ISO Price Benchmark Wines
I'm looking for a list of 3-4 wines that are widely available on most restaurant wine lists, and are useful to benchmark the size of the markup, plus the 'normal' prices. Quality is not an issue, just usefulness as a benchmark. Any suggestions?
Veuve Clicquot, Matanzas Creek Chardonnay, Kistler Chardonnay (les Noisetiers), Silver Oak Alexander Valley Cabernet...
These wines seem to be on every list. They will usually let you know what the standard mark-up is.
I find that obscure wines often have lower mark-ups since they are relatively harder to sell. I always check the price on Veuve, but buy less well known Champagne. I hate to pay for the marketing budget of big Champagne houses.
hello, you can get a lot of what you need right on your computer, if the restaurants you have interest in put their wine list on-line. Look at certain types and origin combinations that recur to use as your 'benchmarks' (Italian entry level chianti is on a lot of lists, or Aussie cabernet/shiraz/merlot blends), and the engines at winezap or wineaccess will tell you a range of retail outlets and prices. As others have noted, markups within the same list will vary; I usually assume the worst (2.5-3x) and consider whether the food is interesting first, then see what wines match well within my budget. Newer places with reasonable prices are of course the ones that usually have the most limited lists, but then their corkage fee is often reasonable. cheers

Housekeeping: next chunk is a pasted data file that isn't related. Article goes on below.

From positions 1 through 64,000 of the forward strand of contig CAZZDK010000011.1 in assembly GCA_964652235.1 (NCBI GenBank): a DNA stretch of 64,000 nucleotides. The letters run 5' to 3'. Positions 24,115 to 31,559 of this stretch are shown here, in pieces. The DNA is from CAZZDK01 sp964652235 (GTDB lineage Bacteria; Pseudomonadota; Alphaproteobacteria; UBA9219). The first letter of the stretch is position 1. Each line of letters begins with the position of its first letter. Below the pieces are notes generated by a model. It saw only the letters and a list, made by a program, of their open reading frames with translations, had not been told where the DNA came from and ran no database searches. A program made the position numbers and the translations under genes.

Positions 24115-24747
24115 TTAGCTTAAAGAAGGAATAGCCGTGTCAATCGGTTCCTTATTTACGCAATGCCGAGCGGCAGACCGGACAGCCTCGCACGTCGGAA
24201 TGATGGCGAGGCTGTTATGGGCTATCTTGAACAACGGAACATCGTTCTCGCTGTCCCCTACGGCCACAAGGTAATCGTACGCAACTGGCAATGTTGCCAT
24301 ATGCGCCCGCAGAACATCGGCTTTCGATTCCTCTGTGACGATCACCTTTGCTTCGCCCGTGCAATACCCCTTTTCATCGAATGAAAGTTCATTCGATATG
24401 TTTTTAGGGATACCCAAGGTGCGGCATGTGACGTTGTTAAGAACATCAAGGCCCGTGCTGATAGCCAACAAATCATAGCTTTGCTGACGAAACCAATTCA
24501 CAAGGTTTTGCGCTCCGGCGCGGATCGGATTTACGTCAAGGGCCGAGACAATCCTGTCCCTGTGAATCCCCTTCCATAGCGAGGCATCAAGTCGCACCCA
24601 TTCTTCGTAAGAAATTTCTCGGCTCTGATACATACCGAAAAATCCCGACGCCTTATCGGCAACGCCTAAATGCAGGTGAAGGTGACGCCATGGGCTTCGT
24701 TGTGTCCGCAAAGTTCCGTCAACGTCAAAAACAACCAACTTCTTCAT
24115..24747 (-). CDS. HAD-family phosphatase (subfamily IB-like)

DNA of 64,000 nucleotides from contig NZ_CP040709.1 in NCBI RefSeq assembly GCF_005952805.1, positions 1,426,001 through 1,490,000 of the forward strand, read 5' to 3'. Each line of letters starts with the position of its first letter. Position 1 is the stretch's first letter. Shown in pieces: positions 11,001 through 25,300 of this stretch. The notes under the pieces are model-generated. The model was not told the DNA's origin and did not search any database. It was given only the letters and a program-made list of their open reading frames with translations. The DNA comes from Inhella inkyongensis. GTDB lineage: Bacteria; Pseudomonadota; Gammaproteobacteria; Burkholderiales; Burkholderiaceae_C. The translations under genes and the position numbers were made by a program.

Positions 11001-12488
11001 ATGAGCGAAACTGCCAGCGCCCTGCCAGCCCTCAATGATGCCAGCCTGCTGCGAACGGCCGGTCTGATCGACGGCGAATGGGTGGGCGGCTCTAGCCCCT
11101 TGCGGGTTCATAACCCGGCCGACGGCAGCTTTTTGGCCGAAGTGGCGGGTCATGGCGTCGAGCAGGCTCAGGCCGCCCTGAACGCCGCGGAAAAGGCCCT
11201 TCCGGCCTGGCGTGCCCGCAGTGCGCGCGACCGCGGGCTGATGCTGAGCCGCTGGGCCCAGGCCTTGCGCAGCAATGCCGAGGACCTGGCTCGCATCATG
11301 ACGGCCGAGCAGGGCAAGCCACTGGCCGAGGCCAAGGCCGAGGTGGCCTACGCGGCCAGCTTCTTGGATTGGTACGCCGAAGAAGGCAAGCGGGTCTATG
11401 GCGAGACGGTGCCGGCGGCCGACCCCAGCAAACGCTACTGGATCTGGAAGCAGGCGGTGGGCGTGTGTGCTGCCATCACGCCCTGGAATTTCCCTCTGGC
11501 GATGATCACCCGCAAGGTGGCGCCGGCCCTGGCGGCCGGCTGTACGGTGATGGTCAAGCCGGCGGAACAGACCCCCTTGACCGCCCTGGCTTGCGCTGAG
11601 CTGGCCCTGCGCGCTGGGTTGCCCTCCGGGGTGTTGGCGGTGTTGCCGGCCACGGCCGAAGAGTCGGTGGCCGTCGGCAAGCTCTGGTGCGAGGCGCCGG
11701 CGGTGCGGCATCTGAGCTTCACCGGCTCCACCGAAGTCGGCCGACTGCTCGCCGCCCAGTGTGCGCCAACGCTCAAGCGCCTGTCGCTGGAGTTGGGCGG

The problem with this is that restaurants and retailers know that you know how much a bottle of Cliquot should cost. Many stores use a low price as a lure to bring in customers, hoping to make money on other items they may purchase. This will make the obvious price-gougers stand out sometimes, but not always, because some stores don't want to sell Cliquot but feel obligated because of consumer demand and may just mark it up out of spite.
Restaurants use different mark-ups at different price points, non-vintage Champagnes often have the highest, while prestige cuvees (ie Dom Perignon) often have the lowest. If I were a sommelier I would probably put a ridiculously high price on Veuve Cliquot to encourage people to try more interesting Champagnes and make money off of the more label-conscious clientele who need their Cliquot.
The same applies to still wines. Keep in mind that restaurants often carry mediocre to poor vintages of wines, so if a price seems to good to be true...
In short, I don't believe there is a short-cut. You have the responsibility as a consumer to learn what you like and what you're willing to pay for it. Isn't that what being a Chowhound is all about?